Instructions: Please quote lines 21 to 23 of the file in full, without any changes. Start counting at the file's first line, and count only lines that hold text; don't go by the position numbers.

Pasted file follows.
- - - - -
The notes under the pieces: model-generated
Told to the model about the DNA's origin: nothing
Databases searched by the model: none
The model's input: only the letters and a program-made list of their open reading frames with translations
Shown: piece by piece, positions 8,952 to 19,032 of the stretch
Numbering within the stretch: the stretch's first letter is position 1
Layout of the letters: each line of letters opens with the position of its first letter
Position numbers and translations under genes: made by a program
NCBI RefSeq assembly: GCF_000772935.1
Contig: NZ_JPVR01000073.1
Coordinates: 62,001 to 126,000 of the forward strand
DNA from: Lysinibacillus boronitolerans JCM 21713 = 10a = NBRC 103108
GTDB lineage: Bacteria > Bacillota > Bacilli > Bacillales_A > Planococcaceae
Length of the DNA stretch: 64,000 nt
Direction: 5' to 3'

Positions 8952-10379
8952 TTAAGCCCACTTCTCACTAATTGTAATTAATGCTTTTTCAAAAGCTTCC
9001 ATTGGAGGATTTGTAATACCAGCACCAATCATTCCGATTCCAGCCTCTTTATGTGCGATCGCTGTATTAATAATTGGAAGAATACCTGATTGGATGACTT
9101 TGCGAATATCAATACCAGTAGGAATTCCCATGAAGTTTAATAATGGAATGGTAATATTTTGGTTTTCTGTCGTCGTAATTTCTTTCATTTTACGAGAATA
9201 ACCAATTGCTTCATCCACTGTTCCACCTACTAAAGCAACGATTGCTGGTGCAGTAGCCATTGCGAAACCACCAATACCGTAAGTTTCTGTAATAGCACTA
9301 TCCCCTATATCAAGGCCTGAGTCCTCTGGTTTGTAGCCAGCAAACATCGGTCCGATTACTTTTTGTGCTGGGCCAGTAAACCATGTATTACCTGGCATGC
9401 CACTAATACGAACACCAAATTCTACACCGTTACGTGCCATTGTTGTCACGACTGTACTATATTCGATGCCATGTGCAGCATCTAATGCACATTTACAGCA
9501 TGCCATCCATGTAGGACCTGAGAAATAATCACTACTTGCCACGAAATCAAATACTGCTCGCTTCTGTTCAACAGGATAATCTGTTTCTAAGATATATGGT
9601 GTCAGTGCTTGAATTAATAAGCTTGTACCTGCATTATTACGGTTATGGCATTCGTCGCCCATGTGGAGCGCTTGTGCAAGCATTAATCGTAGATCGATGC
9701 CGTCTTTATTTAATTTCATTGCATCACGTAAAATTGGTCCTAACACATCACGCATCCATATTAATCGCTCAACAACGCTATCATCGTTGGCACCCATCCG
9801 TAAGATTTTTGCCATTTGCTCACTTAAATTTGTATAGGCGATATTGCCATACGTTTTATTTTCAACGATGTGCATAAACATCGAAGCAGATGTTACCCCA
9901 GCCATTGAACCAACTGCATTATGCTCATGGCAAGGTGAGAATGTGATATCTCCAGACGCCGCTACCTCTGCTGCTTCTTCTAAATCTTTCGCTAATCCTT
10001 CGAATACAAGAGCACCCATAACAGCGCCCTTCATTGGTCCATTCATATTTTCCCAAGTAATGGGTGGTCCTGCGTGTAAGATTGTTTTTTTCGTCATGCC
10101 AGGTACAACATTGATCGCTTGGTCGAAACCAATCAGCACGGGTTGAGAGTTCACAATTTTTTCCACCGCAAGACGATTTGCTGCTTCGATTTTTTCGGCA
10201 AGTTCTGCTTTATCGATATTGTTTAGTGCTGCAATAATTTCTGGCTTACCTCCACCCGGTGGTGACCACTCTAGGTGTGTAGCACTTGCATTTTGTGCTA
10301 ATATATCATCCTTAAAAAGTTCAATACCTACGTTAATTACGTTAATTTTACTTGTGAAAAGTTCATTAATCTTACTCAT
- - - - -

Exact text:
9301 TCCCCTATATCAAGGCCTGAGTCCTCTGGTTTGTAGCCAGCAAACATCGGTCCGATTACTTTTTGTGCTGGGCCAGTAAACCATGTATTACCTGGCATGC
9401 CACTAATACGAACACCAAATTCTACACCGTTACGTGCCATTGTTGTCACGACTGTACTATATTCGATGCCATGTGCAGCATCTAATGCACATTTACAGCA
9501 TGCCATCCATGTAGGACCTGAGAAATAATCACTACTTGCCACGAAATCAAATACTGCTCGCTTCTGTTCAACAGGATAATCTGTTTCTAAGATATATGGT